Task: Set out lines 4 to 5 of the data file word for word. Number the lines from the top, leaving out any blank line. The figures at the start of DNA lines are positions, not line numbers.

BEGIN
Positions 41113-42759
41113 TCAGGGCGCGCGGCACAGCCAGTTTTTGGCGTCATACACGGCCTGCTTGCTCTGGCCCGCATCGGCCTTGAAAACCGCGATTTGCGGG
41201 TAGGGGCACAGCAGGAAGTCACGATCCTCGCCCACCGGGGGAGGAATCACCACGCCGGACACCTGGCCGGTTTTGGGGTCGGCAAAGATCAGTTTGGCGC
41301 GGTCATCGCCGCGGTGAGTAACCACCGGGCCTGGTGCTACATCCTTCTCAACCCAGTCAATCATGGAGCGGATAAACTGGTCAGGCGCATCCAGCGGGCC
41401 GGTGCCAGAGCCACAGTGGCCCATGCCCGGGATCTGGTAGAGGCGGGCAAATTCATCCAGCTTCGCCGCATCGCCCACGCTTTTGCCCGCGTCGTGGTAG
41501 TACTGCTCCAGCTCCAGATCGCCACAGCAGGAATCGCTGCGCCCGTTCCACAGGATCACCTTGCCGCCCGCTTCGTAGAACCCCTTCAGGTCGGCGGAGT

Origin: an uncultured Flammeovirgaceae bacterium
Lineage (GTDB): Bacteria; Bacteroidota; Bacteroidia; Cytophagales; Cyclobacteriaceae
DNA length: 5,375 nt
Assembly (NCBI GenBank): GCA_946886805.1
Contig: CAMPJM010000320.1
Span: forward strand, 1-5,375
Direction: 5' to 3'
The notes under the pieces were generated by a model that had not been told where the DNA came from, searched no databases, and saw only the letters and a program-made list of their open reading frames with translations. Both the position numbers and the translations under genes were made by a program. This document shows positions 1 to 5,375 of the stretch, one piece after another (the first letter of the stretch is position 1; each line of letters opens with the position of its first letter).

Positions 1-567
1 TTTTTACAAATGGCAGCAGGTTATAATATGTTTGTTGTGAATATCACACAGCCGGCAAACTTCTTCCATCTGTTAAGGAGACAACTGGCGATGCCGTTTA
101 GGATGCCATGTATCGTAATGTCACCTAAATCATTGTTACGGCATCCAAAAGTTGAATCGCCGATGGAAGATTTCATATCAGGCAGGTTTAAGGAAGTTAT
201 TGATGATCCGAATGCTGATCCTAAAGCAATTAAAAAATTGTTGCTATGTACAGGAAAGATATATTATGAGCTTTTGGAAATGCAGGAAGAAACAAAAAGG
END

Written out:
41301 GGTCATCGCCGCGGTGAGTAACCACCGGGCCTGGTGCTACATCCTTCTCAACCCAGTCAATCATGGAGCGGATAAACTGGTCAGGCGCATCCAGCGGGCC
41401 GGTGCCAGAGCCACAGTGGCCCATGCCCGGGATCTGGTAGAGGCGGGCAAATTCATCCAGCTTCGCCGCATCGCCCACGCTTTTGCCCGCGTCGTGGTAG